J.J. Boddewyn finds that econometric evidence suggests that advertising does not expand the total demand for cigarettes, but mainly the market shares. The role of advertising is limited as a market factor.
Government also has limited resources, and the policing of advertising is not a top priority in most countries. Further, attacking advertising has some serious implications for a free society, and for the producers and consumers of other products.
1985 May 29: The tobacco industry, via the lawfirms Shook Hardy & Bacon and Chadboune Parke. have put together a STIC [ Special Trial Issues Committee] for the Cippolone case. This group of lawyers exists
to identify and develop potential witnesses in a variety of non-medical and non-fact areas which could possibly be utilized in one or more trials across the country. It continues to be the consensus of the group that these witnesses should be developed so that they are available in the event litigating attorneys in a particular 'jurisdiction or a particular casa desire,to rebutt. certain issues
Minutes record that
- Pat Sirridge [lawyer] of SHB is collecting 'causation' information.
- Bob Golden of Karch & Associates specialise in cancer causation litigation [Agent Orange]
- They used to argue that "nobody knew" smoking might be harmful. Now they are considering taking the opposite approach and arguing "everyone knew."
- Prof [John] Ettling at Uni of Houston is accumulating "free choice" material, but is trouble by the question of the plaintiff being "aware." They are shipping old TMA material to him after removing all identification because of the risk of accidental or legal disclosure.
- Experts on warning labels - Prof Roger McCarthy of Failure Analysis Associates, et al.
- [Prof. Robert] Sobel [Hofstra Uni] is a witness. He is being told to alter his presentation, He will be invited to the next STIC meeting for evaluation.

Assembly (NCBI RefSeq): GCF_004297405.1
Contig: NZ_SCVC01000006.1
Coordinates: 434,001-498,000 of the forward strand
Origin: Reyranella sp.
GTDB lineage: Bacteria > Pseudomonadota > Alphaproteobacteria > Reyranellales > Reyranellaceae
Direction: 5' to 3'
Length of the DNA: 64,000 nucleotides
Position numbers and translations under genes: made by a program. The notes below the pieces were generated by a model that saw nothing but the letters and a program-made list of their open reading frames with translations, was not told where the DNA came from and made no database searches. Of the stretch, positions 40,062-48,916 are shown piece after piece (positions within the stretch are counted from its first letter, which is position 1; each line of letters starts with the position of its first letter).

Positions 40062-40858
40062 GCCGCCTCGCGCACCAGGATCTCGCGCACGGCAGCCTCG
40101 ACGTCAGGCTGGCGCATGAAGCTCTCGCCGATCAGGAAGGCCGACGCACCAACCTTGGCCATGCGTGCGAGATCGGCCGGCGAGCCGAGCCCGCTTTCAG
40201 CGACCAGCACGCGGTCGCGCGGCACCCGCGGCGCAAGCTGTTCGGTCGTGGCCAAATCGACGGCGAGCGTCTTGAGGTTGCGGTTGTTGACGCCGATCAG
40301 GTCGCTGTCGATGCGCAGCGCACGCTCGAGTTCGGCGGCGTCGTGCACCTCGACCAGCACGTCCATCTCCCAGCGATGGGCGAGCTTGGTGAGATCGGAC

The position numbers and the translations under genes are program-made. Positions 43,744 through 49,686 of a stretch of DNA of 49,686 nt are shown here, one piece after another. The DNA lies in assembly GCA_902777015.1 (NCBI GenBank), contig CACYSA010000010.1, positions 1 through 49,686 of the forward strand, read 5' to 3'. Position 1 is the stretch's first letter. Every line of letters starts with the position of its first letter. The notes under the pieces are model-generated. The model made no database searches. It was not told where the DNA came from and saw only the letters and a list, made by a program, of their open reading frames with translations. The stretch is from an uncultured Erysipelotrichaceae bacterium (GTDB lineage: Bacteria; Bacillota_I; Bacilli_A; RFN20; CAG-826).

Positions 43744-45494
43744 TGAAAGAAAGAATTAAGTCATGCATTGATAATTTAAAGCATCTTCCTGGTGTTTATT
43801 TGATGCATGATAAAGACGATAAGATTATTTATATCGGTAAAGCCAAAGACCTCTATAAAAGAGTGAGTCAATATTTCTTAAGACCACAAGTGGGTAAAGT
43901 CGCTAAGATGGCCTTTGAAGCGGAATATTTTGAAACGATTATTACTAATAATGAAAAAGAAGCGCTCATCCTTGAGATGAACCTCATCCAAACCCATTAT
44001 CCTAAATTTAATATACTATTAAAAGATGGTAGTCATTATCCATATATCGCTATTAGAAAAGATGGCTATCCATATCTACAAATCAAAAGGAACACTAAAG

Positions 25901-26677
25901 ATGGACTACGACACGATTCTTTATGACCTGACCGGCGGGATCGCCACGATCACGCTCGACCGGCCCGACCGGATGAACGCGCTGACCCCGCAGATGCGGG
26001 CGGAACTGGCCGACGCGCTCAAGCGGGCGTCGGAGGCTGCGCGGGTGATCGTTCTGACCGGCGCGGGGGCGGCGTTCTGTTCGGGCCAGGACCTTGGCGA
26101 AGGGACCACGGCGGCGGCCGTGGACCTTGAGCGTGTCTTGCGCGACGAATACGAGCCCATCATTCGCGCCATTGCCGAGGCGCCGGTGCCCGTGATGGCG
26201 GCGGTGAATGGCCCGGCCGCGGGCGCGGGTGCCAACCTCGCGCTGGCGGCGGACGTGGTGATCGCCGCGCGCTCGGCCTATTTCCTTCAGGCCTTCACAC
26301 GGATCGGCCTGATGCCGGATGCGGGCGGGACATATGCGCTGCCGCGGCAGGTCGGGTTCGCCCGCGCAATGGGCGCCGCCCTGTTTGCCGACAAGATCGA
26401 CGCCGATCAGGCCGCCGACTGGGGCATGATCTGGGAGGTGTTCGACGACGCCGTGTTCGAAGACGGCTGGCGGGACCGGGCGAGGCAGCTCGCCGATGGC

- Advertising witnesses:
It is the group's consensus that when more definitive information is learned from plaintiffs as to their advertising theories, they will generally fall in two categories - advertising caused people to begin smoking and advertising created assurances of safety and diluted subsequent warnings which helped people rationalize continuing their smoking habits and, to a lesser extent, resulting in initiation of new smokers.
In the 1940s the theme was "glamour: with the use of movie stars, primarily by Liggett for Chesterfield. In the early 50s express statements about removing the "fear" of smoking and "safe" smoking appeared. In the late 1950's was the 'tar derby; and thereafter was the age of "young healthy and happy" advertising.
Tom and I reported to the group on our meeting with Professor Boddewyn and our assessment that he has an extremely limited role to play in showing that foreign advertising bans have had no effect.
1985 Aug 15: A Philip Morris report on "Better Science Reporting" (following a lunch with media lobbyist Leonard Zahn). Chris Cory is reporting to Tom Ricke.
[This is an early example of their "junk-science' projects.]
They are planning a speaker's bureau... "to raise public skepticism about science reporting." They want to encourage "muckraking" and encourage journalists to report scientific errors.
They also want to "make common cause" (enlist) chemical and drug companies into this anti-science movement. The Tobacco Institute already has some compiled material. Zahn knows Victor Cohn, a veteran science reporter for the Washington Post who may be able to help. Another possibility is to recruit The Scientists Institute for Public Information co-founded by Margaret Mead and Barry Commoner (run by Fred Jerome)
They will make contact via Peter Cawes who was the first Philip Morris Business and Society Professor at Baruch College.
[Philip Morris had endowed a chair at the Boddewyn's Baruch College]
They're looking for corporate grants, and might be helpful or a potential co-sponsor of a project. I'd be happy to call my contacts and see if they've done anything on tobacco science. Their official position on all controversies is supposed to be neutrality.
1985 Dec: /E President Ronald Reagan asked Senator Bob Packwood, chairman of the US Senate Finance Committee, to design a proposal for comprehensive tax reform
which would reduce the highest individual income tax rate down to 35% from its current 50% level, but retain adequate incentives for business investment, and avoid inclusion of any new taxes.
In an attempt to do this without reducing the total amount of tax revenue that is currently collected, the Packwood plan proposes to offset reduced revenues from income taxes by what the Wall Street Journal has referred to as a "backdoor increase in excise taxes."